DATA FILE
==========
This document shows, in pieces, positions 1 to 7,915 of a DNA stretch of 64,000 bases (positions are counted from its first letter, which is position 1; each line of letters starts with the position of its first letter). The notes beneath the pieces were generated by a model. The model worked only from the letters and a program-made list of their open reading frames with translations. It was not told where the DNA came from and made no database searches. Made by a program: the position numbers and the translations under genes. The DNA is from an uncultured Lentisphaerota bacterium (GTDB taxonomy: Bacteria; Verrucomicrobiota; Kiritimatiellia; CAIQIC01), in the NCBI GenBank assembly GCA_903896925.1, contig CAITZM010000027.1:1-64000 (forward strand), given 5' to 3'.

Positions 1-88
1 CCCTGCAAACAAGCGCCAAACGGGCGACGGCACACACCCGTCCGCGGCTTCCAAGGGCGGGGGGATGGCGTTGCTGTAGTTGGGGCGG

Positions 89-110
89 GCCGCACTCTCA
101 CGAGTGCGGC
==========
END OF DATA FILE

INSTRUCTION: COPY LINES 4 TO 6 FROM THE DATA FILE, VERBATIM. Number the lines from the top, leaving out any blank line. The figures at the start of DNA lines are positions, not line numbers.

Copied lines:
Positions 89-110
89 GCCGCACTCTCA
101 CGAGTGCGGC